There were comments from the small area consultations and consultations with AHP representative bodies that the Better Access initiative may be having an impact on the distribution of the allied health workforce in private practice. This was identified as occurring at three levels:
  • responding to capacity to attract gap payments, there may be a relocation of providers to more affluent areas where higher fees can be charged;

  • the MBS payments have provided the ability for AHPs to establish practices in areas that would not otherwise be financially viable; and

  • that new service models are developing with AHPs co-locating with GP practices to provide a more comprehensive service and facilitate cross referral.
These changes, where reported, do not appear to be very marked at this point in time.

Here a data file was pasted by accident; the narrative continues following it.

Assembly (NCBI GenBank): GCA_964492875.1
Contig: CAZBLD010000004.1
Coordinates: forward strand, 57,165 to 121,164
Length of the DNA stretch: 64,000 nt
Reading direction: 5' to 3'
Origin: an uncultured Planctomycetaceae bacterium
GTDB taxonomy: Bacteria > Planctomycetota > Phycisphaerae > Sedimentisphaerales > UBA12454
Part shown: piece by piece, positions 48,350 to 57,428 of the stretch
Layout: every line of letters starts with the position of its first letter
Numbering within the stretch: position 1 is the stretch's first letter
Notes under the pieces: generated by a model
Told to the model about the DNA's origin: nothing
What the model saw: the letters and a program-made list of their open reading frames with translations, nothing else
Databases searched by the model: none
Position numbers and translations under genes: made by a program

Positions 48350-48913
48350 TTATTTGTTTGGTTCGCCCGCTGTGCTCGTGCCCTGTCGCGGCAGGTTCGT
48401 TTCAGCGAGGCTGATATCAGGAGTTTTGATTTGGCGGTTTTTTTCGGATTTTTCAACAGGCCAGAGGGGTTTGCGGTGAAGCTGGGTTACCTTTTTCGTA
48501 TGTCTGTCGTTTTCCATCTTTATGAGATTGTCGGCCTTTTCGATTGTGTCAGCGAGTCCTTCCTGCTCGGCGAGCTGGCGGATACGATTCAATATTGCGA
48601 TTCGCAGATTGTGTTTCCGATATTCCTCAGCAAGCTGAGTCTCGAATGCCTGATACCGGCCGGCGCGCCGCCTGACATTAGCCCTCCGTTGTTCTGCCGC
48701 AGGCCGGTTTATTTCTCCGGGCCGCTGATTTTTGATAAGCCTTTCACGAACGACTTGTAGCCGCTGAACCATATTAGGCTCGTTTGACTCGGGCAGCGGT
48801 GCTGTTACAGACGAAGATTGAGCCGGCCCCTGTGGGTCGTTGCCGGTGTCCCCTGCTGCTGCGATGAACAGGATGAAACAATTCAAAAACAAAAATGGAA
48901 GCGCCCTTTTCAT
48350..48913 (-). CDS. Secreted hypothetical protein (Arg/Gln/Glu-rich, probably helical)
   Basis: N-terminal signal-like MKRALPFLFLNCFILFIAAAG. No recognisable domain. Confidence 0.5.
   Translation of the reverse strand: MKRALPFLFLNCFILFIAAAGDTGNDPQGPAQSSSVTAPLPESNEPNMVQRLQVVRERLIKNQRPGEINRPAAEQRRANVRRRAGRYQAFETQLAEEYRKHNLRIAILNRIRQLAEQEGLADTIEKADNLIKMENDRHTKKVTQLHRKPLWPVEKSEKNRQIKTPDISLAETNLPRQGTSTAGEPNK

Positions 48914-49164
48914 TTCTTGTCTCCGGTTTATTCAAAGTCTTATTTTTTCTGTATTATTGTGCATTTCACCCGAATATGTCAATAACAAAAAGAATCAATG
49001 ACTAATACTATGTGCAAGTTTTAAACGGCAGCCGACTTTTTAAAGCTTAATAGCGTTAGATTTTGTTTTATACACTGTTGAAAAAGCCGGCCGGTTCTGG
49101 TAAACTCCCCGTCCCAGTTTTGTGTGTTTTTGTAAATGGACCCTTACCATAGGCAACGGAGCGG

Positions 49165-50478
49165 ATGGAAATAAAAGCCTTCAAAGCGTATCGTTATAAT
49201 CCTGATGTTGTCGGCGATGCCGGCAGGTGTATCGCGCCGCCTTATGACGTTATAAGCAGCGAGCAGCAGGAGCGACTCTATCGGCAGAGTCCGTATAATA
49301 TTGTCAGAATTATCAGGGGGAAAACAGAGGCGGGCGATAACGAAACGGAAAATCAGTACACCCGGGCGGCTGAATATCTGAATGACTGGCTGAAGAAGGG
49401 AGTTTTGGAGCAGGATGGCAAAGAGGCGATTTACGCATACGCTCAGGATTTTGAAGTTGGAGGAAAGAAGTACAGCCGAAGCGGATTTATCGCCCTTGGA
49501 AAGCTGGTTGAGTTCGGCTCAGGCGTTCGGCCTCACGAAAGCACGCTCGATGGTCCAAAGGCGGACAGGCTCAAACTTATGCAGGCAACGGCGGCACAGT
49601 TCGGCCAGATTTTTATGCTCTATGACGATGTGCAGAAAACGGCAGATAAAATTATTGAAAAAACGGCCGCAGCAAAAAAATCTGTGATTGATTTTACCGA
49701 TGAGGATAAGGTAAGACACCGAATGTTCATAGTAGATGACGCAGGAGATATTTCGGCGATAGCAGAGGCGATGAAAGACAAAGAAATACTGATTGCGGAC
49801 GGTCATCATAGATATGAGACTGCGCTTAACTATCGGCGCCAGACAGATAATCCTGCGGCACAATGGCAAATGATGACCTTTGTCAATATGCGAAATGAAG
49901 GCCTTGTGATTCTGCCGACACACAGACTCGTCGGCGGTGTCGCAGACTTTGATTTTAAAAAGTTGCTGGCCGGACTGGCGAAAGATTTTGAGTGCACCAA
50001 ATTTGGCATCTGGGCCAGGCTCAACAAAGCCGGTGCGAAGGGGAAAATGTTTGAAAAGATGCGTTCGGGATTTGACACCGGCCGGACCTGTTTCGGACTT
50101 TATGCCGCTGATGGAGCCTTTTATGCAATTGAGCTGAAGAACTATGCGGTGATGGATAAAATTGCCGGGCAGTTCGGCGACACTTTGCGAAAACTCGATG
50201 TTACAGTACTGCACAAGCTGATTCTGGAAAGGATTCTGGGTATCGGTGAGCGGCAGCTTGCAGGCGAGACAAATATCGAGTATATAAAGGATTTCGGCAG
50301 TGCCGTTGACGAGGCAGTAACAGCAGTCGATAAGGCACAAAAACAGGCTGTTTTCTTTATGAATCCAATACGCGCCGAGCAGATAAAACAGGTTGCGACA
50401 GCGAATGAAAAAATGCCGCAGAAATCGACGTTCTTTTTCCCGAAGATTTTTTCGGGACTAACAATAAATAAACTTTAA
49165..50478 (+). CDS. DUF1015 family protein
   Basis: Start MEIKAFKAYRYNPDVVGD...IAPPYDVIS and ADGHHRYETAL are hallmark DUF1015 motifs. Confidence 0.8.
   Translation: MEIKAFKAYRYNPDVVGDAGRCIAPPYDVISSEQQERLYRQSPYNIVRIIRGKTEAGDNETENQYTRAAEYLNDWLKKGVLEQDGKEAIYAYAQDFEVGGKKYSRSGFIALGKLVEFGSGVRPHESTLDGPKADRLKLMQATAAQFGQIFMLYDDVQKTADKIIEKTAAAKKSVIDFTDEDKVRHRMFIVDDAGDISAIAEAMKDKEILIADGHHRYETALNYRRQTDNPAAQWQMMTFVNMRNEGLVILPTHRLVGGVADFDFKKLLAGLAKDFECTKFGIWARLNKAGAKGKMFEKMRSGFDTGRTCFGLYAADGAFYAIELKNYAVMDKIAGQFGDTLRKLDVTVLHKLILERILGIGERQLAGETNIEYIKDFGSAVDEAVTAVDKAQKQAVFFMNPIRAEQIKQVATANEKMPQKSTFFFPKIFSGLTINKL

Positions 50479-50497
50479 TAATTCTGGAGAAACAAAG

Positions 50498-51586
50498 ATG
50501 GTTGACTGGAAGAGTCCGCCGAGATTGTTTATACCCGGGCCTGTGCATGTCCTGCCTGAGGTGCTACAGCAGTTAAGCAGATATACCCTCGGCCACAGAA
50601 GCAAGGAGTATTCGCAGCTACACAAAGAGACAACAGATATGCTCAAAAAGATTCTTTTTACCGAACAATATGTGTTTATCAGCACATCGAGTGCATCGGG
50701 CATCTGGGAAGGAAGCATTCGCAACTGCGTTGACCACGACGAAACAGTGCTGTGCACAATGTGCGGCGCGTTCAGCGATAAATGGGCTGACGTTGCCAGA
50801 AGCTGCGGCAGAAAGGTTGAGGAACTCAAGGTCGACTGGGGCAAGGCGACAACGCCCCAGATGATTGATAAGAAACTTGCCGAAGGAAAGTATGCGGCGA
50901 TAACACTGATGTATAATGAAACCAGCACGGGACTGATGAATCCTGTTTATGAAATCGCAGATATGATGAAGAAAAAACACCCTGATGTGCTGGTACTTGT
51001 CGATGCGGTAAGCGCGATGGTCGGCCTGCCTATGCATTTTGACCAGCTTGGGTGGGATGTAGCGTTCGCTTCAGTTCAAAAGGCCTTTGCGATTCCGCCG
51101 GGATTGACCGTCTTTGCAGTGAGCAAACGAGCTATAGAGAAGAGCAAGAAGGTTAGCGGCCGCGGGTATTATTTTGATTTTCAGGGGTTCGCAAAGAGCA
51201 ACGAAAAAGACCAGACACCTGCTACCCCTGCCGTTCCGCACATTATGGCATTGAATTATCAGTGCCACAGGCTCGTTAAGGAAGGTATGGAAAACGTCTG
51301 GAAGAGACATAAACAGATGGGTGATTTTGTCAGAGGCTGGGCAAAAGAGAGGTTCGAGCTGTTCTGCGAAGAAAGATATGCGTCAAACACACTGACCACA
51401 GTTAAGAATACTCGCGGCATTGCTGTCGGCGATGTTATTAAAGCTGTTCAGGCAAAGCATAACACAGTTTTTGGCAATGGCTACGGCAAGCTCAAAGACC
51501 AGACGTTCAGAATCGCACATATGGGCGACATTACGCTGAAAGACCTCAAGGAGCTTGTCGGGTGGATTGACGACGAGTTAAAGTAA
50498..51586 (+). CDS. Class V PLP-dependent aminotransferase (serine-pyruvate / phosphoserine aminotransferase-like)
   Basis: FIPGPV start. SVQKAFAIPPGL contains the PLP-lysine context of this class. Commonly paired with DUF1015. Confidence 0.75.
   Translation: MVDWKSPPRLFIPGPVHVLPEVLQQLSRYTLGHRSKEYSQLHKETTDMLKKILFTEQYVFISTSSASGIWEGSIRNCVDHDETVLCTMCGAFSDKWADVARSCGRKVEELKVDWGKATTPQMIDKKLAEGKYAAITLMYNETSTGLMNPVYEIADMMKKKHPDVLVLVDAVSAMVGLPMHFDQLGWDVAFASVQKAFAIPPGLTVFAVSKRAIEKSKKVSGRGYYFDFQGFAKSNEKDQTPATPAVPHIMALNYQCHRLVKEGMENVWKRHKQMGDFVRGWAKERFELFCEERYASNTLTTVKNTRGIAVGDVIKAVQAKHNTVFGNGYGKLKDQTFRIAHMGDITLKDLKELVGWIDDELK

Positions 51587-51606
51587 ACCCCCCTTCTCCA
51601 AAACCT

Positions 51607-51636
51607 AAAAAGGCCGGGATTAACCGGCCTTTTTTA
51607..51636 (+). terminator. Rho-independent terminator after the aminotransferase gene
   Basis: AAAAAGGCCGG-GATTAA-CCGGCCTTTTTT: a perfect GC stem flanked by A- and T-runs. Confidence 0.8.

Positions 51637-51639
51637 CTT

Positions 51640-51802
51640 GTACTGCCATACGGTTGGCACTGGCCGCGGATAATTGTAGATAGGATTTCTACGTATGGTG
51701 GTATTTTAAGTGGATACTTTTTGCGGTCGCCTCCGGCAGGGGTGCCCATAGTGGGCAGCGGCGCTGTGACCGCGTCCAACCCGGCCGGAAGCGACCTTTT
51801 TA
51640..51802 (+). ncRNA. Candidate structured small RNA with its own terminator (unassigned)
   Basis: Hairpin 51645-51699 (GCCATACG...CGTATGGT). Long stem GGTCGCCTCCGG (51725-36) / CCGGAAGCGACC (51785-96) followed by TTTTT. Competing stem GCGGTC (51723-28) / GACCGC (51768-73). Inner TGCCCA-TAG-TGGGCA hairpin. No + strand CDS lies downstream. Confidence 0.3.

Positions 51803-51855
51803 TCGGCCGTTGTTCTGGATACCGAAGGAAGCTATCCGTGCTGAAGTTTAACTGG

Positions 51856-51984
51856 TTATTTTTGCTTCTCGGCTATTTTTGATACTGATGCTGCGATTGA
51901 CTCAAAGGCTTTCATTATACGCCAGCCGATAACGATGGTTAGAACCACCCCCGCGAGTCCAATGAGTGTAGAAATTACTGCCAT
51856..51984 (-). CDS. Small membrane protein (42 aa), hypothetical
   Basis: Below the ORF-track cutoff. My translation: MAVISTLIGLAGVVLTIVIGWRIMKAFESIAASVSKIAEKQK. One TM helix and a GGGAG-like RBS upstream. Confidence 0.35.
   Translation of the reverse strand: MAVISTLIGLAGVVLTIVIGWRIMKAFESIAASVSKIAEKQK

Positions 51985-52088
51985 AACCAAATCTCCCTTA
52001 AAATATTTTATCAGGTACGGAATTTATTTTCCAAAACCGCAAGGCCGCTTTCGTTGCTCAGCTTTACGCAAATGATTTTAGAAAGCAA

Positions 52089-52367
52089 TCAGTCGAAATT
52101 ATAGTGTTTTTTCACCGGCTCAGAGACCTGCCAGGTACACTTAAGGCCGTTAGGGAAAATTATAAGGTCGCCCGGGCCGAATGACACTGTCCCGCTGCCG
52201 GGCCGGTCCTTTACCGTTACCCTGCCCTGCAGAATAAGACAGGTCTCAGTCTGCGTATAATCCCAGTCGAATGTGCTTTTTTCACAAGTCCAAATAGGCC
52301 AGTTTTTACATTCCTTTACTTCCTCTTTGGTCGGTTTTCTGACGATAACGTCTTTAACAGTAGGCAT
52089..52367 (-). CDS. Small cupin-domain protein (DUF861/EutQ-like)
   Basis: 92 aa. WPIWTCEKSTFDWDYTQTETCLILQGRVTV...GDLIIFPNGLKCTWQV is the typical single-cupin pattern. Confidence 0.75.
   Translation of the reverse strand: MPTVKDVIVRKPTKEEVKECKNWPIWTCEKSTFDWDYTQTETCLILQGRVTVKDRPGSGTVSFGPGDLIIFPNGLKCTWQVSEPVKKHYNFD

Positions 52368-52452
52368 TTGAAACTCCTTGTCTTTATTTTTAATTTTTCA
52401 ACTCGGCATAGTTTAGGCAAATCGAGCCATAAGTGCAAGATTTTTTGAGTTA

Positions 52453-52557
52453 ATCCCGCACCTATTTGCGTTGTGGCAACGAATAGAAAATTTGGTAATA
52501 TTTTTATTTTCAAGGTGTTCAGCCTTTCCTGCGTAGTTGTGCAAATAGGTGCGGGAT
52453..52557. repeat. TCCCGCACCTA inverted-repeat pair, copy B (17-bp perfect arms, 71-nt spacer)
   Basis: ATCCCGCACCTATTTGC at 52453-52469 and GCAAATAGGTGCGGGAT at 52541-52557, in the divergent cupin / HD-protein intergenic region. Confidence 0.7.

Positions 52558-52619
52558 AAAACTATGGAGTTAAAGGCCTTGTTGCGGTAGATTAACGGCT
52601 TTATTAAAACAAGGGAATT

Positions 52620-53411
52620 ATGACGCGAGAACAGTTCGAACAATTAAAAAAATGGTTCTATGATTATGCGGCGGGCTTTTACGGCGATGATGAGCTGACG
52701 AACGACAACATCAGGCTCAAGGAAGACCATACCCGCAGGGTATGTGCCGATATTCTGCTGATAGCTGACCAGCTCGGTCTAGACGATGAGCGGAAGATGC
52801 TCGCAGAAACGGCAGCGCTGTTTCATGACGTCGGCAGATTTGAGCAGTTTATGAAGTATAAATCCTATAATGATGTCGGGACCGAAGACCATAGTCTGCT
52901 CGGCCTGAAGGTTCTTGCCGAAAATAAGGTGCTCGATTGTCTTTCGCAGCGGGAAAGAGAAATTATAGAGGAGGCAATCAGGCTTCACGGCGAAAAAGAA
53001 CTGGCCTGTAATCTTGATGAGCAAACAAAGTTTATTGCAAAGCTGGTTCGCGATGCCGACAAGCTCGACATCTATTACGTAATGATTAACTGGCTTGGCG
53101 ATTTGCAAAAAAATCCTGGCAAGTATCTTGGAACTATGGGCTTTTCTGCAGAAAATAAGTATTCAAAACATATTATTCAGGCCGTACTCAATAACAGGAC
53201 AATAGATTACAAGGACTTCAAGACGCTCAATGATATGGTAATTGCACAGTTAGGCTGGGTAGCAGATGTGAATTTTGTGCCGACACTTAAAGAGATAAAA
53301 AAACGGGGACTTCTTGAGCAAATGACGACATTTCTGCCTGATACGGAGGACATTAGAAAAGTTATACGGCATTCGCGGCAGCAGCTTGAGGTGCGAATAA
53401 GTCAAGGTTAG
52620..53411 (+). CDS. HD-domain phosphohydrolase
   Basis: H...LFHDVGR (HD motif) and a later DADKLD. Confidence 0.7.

A potentially more serious unintended impact of the Better Access initiative reported by GPs in remote rural areas may be the capacity to recruit AHPs to ATAPS and MAHS in more remote areas and/or challenging communities. One remote area reported that the cost of sessional payments by psychologists through ATAPs had doubled to match the MBS rebate to clinical psychologists and two reported that it had made it was more difficult to attract staff.Top of page

4.6.2 Impact on public mental health workforce

Throughout the consultation process, providers, professional groups and health departments consistently reported that they had expected a significant shift to the private sector of psychologists from the public mental workforce following the introduction of the Better Access initiative. On the whole, these stakeholders held the view that little, if any, of this shift had in fact occurred. What shift had occurred appeared to be limited to clinical psychologists and though the numbers were small the effect on services, education and training had the potential to be significant.